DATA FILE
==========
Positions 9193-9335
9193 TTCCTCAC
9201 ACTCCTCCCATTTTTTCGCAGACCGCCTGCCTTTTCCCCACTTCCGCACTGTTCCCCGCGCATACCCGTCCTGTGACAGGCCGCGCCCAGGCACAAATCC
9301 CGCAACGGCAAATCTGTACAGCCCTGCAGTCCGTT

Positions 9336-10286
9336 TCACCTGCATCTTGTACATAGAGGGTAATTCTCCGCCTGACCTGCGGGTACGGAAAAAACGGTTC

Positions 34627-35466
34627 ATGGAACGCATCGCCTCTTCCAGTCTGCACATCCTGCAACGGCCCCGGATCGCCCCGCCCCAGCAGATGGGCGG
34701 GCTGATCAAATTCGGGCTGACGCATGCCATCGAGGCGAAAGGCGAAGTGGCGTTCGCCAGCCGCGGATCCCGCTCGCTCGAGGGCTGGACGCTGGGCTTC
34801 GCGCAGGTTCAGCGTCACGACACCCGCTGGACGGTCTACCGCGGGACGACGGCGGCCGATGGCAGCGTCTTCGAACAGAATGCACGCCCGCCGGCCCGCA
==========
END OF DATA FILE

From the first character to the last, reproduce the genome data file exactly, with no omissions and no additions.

Positions 9193-9335
9193 TTCCTCAC
9201 ACTCCTCCCATTTTTTCGCAGACCGCCTGCCTTTTCCCCACTTCCGCACTGTTCCCCGCGCATACCCGTCCTGTGACAGGCCGCGCCCAGGCACAAATCC
9301 CGCAACGGCAAATCTGTACAGCCCTGCAGTCCGTT

Positions 9336-10286
9336 TCACCTGCATCTTGTACATAGAGGGTAATTCTCCGCCTGACCTGCGGGTACGGAAAAAACGGTTC

Positions 34627-35466
34627 ATGGAACGCATCGCCTCTTCCAGTCTGCACATCCTGCAACGGCCCCGGATCGCCCCGCCCCAGCAGATGGGCGG
34701 GCTGATCAAATTCGGGCTGACGCATGCCATCGAGGCGAAAGGCGAAGTGGCGTTCGCCAGCCGCGGATCCCGCTCGCTCGAGGGCTGGACGCTGGGCTTC
34801 GCGCAGGTTCAGCGTCACGACACCCGCTGGACGGTCTACCGCGGGACGACGGCGGCCGATGGCAGCGTCTTCGAACAGAATGCACGCCCGCCGGCCCGCA